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Vacations, Day Trips and Getaways

Vacations, Day Trips and Getaways



Construction of Marriott in Tuckahoe on Track for Spring Completion PDF Print Email

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By Susan Miele


Oct. 3, 2018:  Out-of-town guests coming to visit? Lost your power and need temporary lodging? Have a client coming for a long meeting? Know someone visiting one of the local colleges? Accommodations will soon be available at a new Marriott Spring Hill Suites on Marbledale Road in Tuckahoe.

With an anticipated opening in the spring of 2019, the Marriott Spring Hill Suites will have 153 guest rooms on five floors and amenities that include a small swimming pool, street-level parking, and a stand-alone restaurant.

As a precursor to the building’s construction, a cleanup of underground contaminants was required, resulting from the site’s prior use as a landfill and industrial waste dump and, later, an auto-repair and storage shop. According to Tuckahoe Village Administrator David Burke, the environmental cleanup was completed according to plan, with New York State Department of Environmental Conservation standards being fully maintained, as confirmed by periodic testing. Facade and other work are currently under way, and electric, plumbing, and mechanical work are expected to begin soon.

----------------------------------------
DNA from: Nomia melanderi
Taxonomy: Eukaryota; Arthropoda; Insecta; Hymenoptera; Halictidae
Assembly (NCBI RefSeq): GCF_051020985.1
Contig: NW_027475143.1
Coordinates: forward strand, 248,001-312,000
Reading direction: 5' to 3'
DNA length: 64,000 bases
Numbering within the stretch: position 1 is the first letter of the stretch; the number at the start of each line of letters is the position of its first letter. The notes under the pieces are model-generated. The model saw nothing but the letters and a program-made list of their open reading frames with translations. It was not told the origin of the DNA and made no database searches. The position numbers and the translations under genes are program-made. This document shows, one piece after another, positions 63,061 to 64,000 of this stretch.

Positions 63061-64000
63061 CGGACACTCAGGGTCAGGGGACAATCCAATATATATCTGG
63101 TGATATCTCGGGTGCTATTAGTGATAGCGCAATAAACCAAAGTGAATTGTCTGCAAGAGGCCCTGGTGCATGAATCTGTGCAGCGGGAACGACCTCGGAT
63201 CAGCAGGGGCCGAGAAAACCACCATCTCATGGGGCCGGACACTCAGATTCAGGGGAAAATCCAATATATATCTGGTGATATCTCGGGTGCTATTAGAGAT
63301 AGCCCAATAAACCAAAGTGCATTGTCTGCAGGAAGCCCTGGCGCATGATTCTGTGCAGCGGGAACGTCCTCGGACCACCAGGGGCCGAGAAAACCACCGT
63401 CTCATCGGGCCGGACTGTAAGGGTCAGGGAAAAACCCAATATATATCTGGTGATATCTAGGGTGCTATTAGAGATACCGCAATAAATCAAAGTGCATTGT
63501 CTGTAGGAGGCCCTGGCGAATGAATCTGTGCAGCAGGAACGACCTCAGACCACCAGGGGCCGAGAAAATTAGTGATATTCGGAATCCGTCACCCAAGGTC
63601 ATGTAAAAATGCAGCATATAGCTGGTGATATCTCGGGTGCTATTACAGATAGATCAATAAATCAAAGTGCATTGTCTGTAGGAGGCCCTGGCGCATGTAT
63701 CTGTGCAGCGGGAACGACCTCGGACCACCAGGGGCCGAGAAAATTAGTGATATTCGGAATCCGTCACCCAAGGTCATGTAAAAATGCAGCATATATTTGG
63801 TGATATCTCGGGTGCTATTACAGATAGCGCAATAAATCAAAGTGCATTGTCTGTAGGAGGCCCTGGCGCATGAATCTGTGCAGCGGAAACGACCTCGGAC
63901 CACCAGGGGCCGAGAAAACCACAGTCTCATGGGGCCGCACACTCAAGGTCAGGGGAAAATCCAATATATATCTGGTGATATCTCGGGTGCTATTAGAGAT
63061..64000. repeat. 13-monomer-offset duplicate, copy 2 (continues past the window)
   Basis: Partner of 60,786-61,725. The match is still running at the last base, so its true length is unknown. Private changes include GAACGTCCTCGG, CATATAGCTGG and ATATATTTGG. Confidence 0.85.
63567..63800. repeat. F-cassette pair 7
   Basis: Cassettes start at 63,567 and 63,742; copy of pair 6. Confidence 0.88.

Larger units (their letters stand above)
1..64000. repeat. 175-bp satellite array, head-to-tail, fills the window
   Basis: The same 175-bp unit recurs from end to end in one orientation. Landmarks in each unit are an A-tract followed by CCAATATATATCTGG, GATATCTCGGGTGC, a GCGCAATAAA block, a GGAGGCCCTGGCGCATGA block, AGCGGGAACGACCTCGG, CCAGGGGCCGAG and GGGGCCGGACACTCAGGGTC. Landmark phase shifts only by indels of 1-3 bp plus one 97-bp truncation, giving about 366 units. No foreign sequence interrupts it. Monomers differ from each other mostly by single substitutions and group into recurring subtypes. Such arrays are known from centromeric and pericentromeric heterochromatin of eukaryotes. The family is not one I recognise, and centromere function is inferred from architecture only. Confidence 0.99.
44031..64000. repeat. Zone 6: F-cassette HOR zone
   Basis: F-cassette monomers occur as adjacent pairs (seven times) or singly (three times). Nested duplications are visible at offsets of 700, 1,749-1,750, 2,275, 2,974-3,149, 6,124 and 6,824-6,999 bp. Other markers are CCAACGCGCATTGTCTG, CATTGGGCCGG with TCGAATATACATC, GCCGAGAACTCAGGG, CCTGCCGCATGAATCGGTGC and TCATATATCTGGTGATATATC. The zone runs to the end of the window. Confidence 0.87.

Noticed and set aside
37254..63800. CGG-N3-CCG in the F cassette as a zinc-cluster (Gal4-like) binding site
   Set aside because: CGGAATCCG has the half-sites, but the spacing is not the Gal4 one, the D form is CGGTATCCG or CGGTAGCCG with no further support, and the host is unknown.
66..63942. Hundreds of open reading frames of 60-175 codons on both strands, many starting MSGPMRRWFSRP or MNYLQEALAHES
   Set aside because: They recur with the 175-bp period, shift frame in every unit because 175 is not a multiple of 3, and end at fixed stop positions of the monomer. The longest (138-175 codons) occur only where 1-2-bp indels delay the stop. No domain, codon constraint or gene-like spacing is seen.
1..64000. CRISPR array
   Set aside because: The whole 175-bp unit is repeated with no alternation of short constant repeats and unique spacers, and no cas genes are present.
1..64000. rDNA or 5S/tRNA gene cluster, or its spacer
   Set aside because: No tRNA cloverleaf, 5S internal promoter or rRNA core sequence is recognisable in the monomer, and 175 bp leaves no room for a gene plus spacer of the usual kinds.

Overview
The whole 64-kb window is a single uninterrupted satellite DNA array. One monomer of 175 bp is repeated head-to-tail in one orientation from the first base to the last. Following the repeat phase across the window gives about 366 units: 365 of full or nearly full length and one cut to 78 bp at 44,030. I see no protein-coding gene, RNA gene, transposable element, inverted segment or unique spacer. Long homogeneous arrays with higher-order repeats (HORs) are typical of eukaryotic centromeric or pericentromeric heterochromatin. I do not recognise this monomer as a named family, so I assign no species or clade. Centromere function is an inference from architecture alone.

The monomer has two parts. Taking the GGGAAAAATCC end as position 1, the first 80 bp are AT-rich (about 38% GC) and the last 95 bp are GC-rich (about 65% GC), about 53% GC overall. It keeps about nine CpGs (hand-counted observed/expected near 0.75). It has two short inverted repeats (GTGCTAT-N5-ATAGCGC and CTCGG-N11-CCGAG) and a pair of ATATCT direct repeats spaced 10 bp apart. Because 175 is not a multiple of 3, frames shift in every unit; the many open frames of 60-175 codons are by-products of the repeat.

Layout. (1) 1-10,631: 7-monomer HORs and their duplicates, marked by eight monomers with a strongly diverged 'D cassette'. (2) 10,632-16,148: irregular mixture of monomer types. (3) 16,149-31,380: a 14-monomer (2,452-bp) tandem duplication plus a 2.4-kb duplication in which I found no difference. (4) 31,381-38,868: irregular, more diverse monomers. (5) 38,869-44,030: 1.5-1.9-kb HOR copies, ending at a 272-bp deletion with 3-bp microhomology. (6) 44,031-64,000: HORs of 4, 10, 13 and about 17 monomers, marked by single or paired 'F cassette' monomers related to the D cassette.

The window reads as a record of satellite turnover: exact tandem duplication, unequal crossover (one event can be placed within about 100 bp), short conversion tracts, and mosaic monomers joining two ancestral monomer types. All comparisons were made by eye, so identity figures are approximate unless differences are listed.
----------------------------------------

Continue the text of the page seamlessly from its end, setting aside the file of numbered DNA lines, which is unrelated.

This new Marriott will be a convenient place for visitors to the local colleges and hospitals as well as for out-of-town guests. The hotel can also accommodate business travelers but, according to Burke, it will not be equipped with large-scale conference rooms, and corporate retreats and conferences are not anticipated.

Management of the restaurant will be outsourced to a third party; that operator has not yet been determined, Burke said. 

Pictured here: The new Marriott Spring Hill Suites to open in the spring of 2019.

Photo by  N. Bower

 
Adrienne Smith, the Constant Traveler: Island Idylling in Idaho PDF Print Email

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By Adrienne Smith


Jul. 18, 2018:  Your Constant Traveler has been, let's face it, inconsistent over the last year and a half. This has been due to family needs, which have clipped her wings and taken the air out of her sails.

But she's back now with, perhaps, less exotic tales of adventure.

Awkwardly switching voice, I took a recent trip to Jackson, Wyoming, that necessitated a stopover in Idaho Falls, ID.